A heavily armed FW-190 destroys a British Landcaster Bomber over Germany during a night mission.
This FW190 is armed with 2 × 13 mm (.51 in) MG 131 machine guns and 2 × 20 mm MG 151 cannons. The MG 151 cannon has been loaded with Minengeschoss ('mine-shell') ammunition originally developed in Germany and used in the Luftwaffe's larger caliber aircraft armament during World War II. This new type of high-explosive shell differed from conventional H.E. ammunition in that it had much thinner walls. The shell was drawn from high-quality steel, instead of having the explosives cavity drilled into a solid shot, which allowed thinner-wall construction and therefore a far greater amount of explosive filler.
Many fuel tanks were vulnerable on the Lancaster and between #2 and # 3 engines and the fuselage were located large tanks and they were the easiest ones to get to explode. “Lancs” used up fuel in the outboard tanks first; thus the center tanks always had fuel in them toward the end of the bombing mission.
So he did one of the bravest things he could. He escorted the bomber to the coast. The B17 crew were shocked when they looked over and saw this BF109 flying in formation with them. Initially he attempted to get them to turn and fly toward neutral Sweden but the boys wanted to make it back home to their air base. This was a very risky thing to do because if his aircraft had been spotted escorting the enemy home he would have been executed for treason. Also this was during a time when bombers were especially hated by the Germans because of how effectively they were knocking out resources.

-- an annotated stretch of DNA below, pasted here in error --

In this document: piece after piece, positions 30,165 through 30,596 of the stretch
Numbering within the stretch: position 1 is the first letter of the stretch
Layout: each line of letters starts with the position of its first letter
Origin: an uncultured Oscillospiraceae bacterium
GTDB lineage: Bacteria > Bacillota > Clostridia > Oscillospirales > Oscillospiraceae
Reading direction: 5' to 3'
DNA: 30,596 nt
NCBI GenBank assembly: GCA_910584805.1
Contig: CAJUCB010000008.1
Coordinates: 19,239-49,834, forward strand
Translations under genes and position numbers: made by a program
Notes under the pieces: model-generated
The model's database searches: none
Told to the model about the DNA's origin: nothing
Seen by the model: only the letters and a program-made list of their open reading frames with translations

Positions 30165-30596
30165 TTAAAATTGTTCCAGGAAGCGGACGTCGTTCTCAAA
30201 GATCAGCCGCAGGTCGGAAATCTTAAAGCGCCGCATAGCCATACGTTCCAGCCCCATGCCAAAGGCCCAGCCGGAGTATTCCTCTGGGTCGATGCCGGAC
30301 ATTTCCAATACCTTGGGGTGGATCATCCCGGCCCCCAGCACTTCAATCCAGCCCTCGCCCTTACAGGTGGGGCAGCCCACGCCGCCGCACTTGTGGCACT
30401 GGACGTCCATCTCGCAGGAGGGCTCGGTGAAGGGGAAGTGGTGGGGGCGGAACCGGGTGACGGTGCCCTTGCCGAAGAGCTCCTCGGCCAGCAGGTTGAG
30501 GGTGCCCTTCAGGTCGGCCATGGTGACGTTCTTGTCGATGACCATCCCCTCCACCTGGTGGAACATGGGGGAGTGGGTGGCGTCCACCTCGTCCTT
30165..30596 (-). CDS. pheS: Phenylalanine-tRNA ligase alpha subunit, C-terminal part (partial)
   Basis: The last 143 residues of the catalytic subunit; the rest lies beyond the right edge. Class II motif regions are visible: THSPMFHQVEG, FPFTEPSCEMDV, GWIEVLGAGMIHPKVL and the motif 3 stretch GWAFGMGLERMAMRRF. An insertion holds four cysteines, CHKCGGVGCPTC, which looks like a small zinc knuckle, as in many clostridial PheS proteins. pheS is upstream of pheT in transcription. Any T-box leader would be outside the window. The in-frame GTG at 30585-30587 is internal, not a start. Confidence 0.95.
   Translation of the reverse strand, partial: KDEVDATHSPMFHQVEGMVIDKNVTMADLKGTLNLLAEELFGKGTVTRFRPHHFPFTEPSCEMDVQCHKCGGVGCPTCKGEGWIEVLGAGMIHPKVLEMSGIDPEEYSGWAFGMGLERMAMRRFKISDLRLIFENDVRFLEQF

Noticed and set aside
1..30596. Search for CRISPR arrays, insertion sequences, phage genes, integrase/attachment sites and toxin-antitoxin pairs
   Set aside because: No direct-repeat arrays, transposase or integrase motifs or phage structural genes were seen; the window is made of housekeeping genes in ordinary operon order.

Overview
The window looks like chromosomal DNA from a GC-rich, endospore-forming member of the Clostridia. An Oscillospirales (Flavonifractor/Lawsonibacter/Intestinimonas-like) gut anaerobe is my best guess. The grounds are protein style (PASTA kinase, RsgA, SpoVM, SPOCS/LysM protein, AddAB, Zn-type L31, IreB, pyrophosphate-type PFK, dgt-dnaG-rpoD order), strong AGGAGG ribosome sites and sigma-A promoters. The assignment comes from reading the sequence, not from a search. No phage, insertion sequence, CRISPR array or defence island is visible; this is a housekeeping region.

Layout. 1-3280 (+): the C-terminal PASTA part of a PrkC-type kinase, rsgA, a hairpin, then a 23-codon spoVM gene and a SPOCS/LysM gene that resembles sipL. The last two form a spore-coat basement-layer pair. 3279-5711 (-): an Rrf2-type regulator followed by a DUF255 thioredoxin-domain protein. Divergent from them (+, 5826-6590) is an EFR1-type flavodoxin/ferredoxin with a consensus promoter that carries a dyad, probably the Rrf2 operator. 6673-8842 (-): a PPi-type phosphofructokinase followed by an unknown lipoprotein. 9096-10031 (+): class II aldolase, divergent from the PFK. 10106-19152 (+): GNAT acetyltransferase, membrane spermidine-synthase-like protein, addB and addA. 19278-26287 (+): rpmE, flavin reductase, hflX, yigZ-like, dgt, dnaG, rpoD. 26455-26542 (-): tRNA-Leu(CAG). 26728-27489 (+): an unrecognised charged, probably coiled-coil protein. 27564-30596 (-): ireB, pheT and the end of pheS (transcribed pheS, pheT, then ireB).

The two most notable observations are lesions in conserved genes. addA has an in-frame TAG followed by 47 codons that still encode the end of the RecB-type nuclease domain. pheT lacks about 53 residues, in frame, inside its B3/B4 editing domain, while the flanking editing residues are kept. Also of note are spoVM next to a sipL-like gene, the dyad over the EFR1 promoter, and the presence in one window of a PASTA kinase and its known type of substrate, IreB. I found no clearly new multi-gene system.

What's great about this story is that both the German and American pilots survived the war and were brought together and became very very close friends.
Actual Meeting circa 1990:
It is based on a German pilot's perspective of him attacking a B-17's fuel tanks similar to the Lancaster I presented. See web site reference:Lt Franz Stigler, a 500mission veteran describes a 1944 attack against American bombers in the excerpt below: :
Note the reference photo of the ME109 attacking from the rear starboard side. In less than 2 seconds he has to shoot and move up to avoid collision. The flight path that I propose is based on this photo. Very Dangerous work.
"The position looks weird" because the heavy bomber's wing has been shot off and now has no lift, and has two 1,250 hp Merlin engines pulling an unbalance fuselage into a twisting (torque) downward spin, which I would expect based several laws of physics.
Thanks for the feedback and kind works its always good for discussion amongst our fellow artists and aviation enthusiasts.
And poor guys. That's how I feel about all the victims, on whichever side.